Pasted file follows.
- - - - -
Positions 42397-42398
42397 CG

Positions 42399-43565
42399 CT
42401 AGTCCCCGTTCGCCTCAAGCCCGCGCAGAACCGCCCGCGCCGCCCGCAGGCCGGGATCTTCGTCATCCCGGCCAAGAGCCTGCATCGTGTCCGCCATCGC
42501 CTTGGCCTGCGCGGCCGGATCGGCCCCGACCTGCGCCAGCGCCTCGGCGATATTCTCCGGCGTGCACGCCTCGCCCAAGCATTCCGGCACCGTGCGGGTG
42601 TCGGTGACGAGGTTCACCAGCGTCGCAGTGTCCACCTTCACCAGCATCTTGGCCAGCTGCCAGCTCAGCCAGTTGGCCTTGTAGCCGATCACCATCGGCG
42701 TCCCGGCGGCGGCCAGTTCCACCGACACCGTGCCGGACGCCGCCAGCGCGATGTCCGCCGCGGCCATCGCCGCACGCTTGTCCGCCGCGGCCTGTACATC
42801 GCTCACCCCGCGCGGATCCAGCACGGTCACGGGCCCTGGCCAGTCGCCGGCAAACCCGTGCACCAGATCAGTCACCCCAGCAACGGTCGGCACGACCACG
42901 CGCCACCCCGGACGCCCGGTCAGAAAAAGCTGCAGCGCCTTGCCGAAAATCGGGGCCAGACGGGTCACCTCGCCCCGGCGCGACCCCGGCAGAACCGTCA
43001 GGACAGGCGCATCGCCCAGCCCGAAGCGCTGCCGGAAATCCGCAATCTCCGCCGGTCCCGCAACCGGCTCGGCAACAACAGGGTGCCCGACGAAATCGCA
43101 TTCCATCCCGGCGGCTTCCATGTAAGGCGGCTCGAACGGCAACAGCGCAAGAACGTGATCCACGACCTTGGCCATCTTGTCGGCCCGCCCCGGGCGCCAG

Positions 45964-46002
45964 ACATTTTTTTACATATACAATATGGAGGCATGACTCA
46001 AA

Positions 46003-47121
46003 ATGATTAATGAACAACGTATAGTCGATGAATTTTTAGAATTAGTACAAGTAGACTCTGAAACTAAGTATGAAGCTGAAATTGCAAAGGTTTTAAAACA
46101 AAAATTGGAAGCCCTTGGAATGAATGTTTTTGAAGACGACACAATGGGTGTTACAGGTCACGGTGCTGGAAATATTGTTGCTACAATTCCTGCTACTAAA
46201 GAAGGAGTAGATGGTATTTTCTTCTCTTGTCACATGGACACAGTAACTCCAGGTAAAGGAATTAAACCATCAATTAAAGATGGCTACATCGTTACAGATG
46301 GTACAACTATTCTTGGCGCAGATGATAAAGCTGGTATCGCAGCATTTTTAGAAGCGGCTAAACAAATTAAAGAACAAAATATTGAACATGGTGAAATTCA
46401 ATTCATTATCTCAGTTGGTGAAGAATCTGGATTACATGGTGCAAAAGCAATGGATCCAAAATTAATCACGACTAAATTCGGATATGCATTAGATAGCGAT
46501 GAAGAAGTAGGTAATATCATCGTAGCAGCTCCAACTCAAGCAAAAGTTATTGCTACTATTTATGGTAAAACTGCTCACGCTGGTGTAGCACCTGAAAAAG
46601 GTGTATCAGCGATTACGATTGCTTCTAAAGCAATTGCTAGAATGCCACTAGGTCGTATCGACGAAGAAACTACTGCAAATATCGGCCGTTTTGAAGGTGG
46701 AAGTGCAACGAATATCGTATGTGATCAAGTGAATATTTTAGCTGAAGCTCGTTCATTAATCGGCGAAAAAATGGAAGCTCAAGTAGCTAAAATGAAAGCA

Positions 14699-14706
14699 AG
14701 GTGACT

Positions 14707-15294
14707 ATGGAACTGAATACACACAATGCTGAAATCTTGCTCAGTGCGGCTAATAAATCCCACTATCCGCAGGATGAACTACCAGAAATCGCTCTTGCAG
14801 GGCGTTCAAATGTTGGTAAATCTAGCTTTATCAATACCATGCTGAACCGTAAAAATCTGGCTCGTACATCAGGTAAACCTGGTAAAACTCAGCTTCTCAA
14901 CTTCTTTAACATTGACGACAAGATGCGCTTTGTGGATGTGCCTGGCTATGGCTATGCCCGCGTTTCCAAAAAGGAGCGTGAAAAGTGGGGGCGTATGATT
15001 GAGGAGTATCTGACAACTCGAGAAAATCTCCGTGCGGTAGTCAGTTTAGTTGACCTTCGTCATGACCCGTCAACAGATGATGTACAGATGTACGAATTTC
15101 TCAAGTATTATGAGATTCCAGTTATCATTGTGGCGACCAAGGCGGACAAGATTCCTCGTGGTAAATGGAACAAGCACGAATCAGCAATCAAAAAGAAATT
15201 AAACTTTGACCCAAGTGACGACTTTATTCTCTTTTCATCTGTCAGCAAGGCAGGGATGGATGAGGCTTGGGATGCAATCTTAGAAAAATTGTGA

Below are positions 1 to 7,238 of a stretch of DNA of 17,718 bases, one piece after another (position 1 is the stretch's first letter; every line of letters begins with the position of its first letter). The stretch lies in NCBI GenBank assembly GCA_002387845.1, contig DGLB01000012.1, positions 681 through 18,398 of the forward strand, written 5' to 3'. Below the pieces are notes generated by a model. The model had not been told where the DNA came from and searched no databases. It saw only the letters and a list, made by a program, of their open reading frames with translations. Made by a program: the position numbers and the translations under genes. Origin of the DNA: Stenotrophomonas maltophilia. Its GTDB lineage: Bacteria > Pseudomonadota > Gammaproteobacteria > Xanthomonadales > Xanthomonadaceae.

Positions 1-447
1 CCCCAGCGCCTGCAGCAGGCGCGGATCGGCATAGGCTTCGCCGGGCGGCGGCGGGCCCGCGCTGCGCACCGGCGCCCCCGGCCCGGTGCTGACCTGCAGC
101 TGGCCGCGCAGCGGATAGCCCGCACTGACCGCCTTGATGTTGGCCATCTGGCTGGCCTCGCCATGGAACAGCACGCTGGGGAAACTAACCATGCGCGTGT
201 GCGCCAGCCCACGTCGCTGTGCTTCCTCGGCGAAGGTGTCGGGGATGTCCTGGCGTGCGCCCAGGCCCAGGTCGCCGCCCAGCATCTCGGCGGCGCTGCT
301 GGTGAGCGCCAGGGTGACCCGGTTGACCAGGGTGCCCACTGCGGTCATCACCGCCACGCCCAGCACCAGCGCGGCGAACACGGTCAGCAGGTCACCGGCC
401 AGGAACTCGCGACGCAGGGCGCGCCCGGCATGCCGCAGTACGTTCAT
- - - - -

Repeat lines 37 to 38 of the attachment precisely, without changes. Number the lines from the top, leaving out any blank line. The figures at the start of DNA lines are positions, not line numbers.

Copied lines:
1 CCCCAGCGCCTGCAGCAGGCGCGGATCGGCATAGGCTTCGCCGGGCGGCGGCGGGCCCGCGCTGCGCACCGGCGCCCCCGGCCCGGTGCTGACCTGCAGC
101 TGGCCGCGCAGCGGATAGCCCGCACTGACCGCCTTGATGTTGGCCATCTGGCTGGCCTCGCCATGGAACAGCACGCTGGGGAAACTAACCATGCGCGTGT